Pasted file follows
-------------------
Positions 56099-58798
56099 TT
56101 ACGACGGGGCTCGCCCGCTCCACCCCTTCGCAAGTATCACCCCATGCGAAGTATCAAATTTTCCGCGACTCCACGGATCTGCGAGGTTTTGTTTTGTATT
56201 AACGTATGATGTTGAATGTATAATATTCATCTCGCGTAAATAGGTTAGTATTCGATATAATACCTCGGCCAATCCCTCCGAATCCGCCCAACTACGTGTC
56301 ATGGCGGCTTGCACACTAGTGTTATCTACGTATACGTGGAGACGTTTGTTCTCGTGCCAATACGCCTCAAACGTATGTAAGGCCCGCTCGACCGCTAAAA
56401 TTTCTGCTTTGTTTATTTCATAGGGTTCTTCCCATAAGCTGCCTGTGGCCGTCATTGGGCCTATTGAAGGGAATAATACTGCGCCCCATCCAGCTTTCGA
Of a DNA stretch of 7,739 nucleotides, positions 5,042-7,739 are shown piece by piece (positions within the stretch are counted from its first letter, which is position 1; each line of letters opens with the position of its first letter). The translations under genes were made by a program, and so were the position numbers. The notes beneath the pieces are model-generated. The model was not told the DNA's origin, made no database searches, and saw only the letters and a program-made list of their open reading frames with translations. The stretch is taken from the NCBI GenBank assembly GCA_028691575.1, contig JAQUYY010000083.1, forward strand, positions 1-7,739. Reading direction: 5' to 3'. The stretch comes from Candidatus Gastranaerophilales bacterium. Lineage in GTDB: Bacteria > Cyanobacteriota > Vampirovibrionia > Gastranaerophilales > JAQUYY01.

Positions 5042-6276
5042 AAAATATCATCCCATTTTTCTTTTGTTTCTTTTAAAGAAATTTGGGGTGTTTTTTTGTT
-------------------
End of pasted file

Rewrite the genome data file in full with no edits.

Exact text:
Positions 56099-58798
56099 TT
56101 ACGACGGGGCTCGCCCGCTCCACCCCTTCGCAAGTATCACCCCATGCGAAGTATCAAATTTTCCGCGACTCCACGGATCTGCGAGGTTTTGTTTTGTATT
56201 AACGTATGATGTTGAATGTATAATATTCATCTCGCGTAAATAGGTTAGTATTCGATATAATACCTCGGCCAATCCCTCCGAATCCGCCCAACTACGTGTC
56301 ATGGCGGCTTGCACACTAGTGTTATCTACGTATACGTGGAGACGTTTGTTCTCGTGCCAATACGCCTCAAACGTATGTAAGGCCCGCTCGACCGCTAAAA
56401 TTTCTGCTTTGTTTATTTCATAGGGTTCTTCCCATAAGCTGCCTGTGGCCGTCATTGGGCCTATTGAAGGGAATAATACTGCGCCCCATCCAGCTTTCGA
Of a DNA stretch of 7,739 nucleotides, positions 5,042-7,739 are shown piece by piece (positions within the stretch are counted from its first letter, which is position 1; each line of letters opens with the position of its first letter). The translations under genes were made by a program, and so were the position numbers. The notes beneath the pieces are model-generated. The model was not told the DNA's origin, made no database searches, and saw only the letters and a program-made list of their open reading frames with translations. The stretch is taken from the NCBI GenBank assembly GCA_028691575.1, contig JAQUYY010000083.1, forward strand, positions 1-7,739. Reading direction: 5' to 3'. The stretch comes from Candidatus Gastranaerophilales bacterium. Lineage in GTDB: Bacteria > Cyanobacteriota > Vampirovibrionia > Gastranaerophilales > JAQUYY01.

Positions 5042-6276
5042 AAAATATCATCCCATTTTTCTTTTGTTTCTTTTAAAGAAATTTGGGGTGTTTTTTTGTT